An Aberdeen company is looking to turn South Dakota’s wind into cash. As the ‘Dakota Power Community Wind Project’ ramps up however, some are trying to make sure no wind turbines are built in a part of southern Lincoln County.
Last July, Aberdeen based Dakota Plains Energy announced the company wants to build a wind farm near Canton and Beresford. As land is continually purchased and studies are done to ensure the project will be a success, a group of residents has formed a non-profit group to try and stop it.
They already sprinkle farmlands in southwestern Minnesota, and soon wind turbines could cover a portion of southern Lincoln County. But not everyone wants to cash in on wind.
“We would like to preserve this for our kids and our grandkids so they can come out and not look at wind mills, and so we can still farm this land,” Dean James, a board member of WE-CARE said.
For 25 years James and his wife Becky have enjoyed their peaceful, scenic, 12 acres of land just south of Canton. And he wants to save it.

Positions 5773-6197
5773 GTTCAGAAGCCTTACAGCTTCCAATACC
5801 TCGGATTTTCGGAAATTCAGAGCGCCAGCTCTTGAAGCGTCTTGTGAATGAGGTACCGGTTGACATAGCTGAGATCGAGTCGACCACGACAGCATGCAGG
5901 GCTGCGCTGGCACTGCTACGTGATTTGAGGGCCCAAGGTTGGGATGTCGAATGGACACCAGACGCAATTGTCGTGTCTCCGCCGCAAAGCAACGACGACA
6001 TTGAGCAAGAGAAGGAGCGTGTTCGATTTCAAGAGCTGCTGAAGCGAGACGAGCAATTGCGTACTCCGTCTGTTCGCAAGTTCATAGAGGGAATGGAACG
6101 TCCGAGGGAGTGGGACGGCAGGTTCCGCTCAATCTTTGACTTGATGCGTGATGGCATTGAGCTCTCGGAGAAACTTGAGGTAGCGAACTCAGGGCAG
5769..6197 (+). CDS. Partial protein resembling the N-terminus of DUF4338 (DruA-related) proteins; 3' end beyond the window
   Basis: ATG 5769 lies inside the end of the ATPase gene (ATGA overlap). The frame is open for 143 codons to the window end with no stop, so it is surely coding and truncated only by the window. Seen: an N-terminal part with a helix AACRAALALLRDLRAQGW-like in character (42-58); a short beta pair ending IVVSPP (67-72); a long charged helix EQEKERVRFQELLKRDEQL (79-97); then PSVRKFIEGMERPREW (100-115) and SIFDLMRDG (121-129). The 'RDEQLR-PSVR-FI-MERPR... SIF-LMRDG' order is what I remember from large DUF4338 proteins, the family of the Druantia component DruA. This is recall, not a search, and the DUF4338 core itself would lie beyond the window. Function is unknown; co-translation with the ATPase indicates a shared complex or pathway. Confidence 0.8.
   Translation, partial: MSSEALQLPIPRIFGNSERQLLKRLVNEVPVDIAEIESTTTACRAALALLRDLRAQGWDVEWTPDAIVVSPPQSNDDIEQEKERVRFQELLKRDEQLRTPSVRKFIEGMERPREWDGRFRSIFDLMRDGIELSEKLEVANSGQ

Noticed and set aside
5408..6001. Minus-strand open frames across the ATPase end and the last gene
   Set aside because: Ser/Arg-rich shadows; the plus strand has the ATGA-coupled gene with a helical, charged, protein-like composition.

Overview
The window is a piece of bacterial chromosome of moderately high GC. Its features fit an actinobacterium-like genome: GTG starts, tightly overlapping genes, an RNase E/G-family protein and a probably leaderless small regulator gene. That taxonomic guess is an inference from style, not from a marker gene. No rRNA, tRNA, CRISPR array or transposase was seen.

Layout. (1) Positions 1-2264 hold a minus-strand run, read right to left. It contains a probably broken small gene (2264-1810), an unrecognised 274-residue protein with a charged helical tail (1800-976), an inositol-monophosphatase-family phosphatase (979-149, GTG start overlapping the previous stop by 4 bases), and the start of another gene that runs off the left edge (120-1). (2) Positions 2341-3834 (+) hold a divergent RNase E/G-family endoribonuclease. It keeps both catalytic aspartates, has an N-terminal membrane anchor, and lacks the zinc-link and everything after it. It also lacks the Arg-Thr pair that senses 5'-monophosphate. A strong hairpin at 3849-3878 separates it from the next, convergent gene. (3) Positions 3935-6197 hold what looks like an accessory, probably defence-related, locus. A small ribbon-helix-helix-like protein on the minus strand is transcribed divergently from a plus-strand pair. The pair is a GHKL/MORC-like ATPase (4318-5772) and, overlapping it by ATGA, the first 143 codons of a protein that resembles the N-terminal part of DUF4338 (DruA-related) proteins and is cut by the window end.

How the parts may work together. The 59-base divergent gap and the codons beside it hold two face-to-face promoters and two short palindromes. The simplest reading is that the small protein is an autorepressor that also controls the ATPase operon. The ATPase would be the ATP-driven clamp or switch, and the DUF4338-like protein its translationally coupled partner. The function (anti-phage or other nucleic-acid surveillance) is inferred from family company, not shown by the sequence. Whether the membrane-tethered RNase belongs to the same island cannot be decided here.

“The noise levels, the effect it could have on people’s health, the shadow flicker from the blades, the stray voltage effect it has on animals and people,” James said.
James’s biggest concern is how loud the some 500 turbines will be.
“The sound level out here, we’ve done our own study, and it’s about 25 to 30 decibels,” James said.
But according to Lincoln County Ordinance, the turbines can be twice as loud.
President of Dakota Plains Energy Rob Johnson said, “The zoning law in Lincoln County says that we cannot be any louder than 60 decibels at the property line away from the turbines, and that’s probably what you and I are talking at right now.”
Johnson went on to say the concerns James has, are worries of the past.
“The technology in wind turbines has changed,” Johnson said. “A lot of the issues that people bring up that’s, that, older wind farm technology and that was a long time ago.”
James said while the price may seem nice and green energy is good, landowners need to take a step back and think about the future.
“In a few years we are going to be gone and the kids and grandkids are going to have to live with things because this contract is 50 years,” James said.
Twenty-five thousand acres have already been purchased for project, which is slated to be up and running by 2018. If built, the wind farm will connect with a line that will run from Joliet, Ill. to O’Brien County, IA.
A meeting will be held next Thursday by WE-CARE to inform land owners of the cons of the wind farm.
It takes place at the Hudson Community Center located at 200 6th Street. The meeting begins at 7 p.m.